Personally-one of the few things which puts me immediately on guard about someone, is if they don’t sound “genuine”.

    I would much rather hear what the person has to say in the way they normally say it.

    You learn something every day.

  41. Colin,

    I am guilty of the same accent swapping…

    Hard and rough as nails when I am in the ‘wrong’ place..

    Soft as pooh when I am talking to my son..

    When I have my teacher hat on I am told I sound english (might have something to do with training in Eng).

    And when I am back home, I thick it up a bit just to save face in front of the aul folk…

    And at soccer matches in Glasgee, well to fit in there you have to lost all the southern lilt I picked up as a child..

  42. Daniel,

    The easiest way to figure out what the LDs stand for is the following…

    They are now Liberals – not social democrats. The latter wing of the party has been dead for a while now it is kaput.

    Stick to the greens unless of course you are not a Social Democrat, which I am presumptiously deducing that you are….

    The closest I will ever come to affiliating with the LDs was 2005…. Gordon Brown rectified that.

  43. Eoin

    I am very very surprised.

  44. Anthony:

    Please forgive me going off topic. I was expecting to find reference to a Thursday poll by Yougov mentoned in The Scotsman

    Today is the day The Scotsman has been waiting for to predict that the SNP will lose the forthcoming election on account of the Megrahi decision.

    The SNP may indeed lose the election, but if so that will not be the reason.

    There are indications that there is an inverse correlation between support for the decision and distance from Greenock prison. Most of Texas is against it.

    Juxtapose that thought with the fact that my MSP is the minister for windmills. I am sure that I have taken a greater interest in windmills in the last four years than if he had had other responsibilities. That is quite natural. What an MSP does as a minister is bound to affect his constituents opinion.

    One of the things I will be examining the results of the forthcoming election for is to see whether the change in the SNP vote in Edinburgh East and Musselburgh is more favourable than in the rest of Scotland. I am sure voters there will have weighed up the arguments more carefully than voters elsewhere. Even if the issue costs the SNP the net loss of a handful of votes in every constituency it will be more than offset in Edinburgh East and Musselburgh.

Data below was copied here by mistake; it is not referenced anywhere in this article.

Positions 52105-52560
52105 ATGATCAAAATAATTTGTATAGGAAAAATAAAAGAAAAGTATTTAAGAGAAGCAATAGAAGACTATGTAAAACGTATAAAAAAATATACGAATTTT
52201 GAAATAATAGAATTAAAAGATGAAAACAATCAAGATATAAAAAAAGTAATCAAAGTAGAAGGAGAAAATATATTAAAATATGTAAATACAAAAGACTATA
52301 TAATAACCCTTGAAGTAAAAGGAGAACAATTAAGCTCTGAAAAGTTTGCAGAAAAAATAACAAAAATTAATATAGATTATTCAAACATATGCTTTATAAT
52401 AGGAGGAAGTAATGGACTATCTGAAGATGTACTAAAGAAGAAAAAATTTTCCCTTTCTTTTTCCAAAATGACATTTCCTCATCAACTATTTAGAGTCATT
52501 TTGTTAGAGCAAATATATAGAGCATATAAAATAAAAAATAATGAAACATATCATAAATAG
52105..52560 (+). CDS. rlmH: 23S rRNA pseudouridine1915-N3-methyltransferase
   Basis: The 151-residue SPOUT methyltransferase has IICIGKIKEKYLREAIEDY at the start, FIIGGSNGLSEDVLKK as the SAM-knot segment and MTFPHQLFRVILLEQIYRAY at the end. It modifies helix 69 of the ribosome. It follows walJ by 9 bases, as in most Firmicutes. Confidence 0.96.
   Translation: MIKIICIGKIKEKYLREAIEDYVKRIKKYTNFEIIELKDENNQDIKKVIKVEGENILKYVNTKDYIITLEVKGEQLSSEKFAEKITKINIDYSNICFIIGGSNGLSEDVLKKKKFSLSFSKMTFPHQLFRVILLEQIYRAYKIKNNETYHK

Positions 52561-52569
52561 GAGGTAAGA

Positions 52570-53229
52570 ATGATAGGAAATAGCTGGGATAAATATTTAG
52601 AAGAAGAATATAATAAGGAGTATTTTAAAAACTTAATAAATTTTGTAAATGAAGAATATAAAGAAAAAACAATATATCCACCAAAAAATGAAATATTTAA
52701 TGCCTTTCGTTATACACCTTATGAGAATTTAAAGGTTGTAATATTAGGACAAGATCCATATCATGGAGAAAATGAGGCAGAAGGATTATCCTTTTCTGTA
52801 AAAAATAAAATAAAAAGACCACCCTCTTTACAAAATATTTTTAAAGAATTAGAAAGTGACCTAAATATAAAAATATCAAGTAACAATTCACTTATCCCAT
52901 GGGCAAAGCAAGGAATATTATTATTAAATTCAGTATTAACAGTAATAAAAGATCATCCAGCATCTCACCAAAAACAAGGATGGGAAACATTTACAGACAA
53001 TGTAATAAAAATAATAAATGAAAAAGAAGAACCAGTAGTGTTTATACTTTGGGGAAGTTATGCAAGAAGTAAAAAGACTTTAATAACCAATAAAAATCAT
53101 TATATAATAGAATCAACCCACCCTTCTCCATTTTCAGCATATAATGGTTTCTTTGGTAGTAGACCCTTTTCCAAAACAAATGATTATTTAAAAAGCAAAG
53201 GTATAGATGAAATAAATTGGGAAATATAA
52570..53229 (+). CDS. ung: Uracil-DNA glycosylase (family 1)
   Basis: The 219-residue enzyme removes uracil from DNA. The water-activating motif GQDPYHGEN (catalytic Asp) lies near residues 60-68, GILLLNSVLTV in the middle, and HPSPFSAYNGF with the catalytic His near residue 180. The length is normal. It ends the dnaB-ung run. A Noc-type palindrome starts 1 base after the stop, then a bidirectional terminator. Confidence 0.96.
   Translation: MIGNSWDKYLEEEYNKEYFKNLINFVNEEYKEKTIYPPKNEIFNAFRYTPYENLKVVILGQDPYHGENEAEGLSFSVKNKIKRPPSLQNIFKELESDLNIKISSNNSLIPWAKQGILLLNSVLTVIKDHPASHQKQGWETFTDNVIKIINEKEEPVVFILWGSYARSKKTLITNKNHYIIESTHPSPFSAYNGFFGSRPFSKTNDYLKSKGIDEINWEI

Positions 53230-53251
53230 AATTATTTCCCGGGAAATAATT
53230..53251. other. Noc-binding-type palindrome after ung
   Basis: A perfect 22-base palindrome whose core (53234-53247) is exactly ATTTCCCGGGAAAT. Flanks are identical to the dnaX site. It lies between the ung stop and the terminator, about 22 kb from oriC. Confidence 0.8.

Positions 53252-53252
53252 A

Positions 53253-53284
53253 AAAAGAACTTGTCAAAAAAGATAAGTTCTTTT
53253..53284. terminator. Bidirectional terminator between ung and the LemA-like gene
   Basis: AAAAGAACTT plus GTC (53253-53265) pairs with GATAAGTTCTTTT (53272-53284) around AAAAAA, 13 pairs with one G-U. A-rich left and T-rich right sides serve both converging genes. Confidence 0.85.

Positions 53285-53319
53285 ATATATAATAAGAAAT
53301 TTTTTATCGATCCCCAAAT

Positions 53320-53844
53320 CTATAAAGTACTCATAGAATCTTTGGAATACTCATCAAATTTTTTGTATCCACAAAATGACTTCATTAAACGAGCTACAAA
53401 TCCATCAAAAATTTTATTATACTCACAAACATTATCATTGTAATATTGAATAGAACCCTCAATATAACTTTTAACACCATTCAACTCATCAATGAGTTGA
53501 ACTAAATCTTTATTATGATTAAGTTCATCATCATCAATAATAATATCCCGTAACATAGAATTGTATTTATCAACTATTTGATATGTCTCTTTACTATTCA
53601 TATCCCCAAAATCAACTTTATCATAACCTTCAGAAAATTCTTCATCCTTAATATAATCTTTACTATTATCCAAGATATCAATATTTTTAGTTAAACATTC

I was in correspondence with Kenny MacAskill on an unrelated matter before the 2007 election, and I came to the conclusion then that he was a person of compassion who understood a matter of principle when he encountered one. I have said so to family, friends and acquaintances ever since and as you can imagine the opportunities for doing so have been much more frequent in the last year.

    Compassion is the commonest of the attributes inscribed on the mace with which the Queen hanselled the Scottish Parliment. If you are short on Wisdom or Justice, others will come forward to advise you what to do. Integrity is less easy to find and has been in short supply in politics in recent decades. Like anything else is short supply, its value rises.

    In the short history of the Home Rule parliament I can only recall one other occasion which even came near to requiring all at once all four of the attributes that Donald Dewar said was what Scotland expected of the new parliament and its MSPs but what is most evident and most important in the present example is not Compassion at all nor is it even Wisdom or Justice, but Integrity.

  45. @ Eoin

    If I had to label my position on the political spectrum then it would have to be centre left. I consider myself a progressive social democrat not a socialist. When people say “the governmet should not interfere in peoples lives” I say ” the government should provide a helping hand”. The only reason IMO for anyone getting into politics should be to help the most vulnerable.

    On issues like free schools (academies), electing local police chiefs, VAT rises, 25-40% cuts in public services, tax break for married couples, Shuffling people around in council houses, with the exception of ID cards and reform of the voting system I simply connot agree with these coalition policies.

    From since ive been eligible to vote in GEs ive always voted labour with the exception of 2005. In the 2005 election I voted lib dem as i was a single issue voter because of the Iraq war and I knew the conservatives could not win.

    I guess the reason Im trying to paint a clear picture in my head of the lib dems is so I can take some solace in the years to come.I agree with many of their policies but iam worried that public services will be eroded under the banner of liberalism or localism.

  46. Daniel,

    The first part of your post was ‘cracker’.

    Take the ressure of yourself by answering three q’s

    (reds do not seem to like these points)

    Can we do anything about it now? (of course we cant)
    Do you care enough about the working man not to want to gamble that we might be back in 5? (of course you do)

    Well then it is simple- give this lot a bloody good bash at it- if they fail turf them out- if they succeed enough rihgt minded people (no pun intended) will keep them in.

    Frankly, it is the first time since Thatcher since I have thought______ really?

  47. Daniel

    “When people say “the governmet should not interfere in peoples lives” I say ” the government should provide a helping hand”.

    I agree with both of your quotaions.

    But I would make them one sentence, inserting “unneccesarily or unreasonably ” between “not” & “interfere” ; adding “where needed” at the end ; and changing “”should” to “must”.

  48. Hello???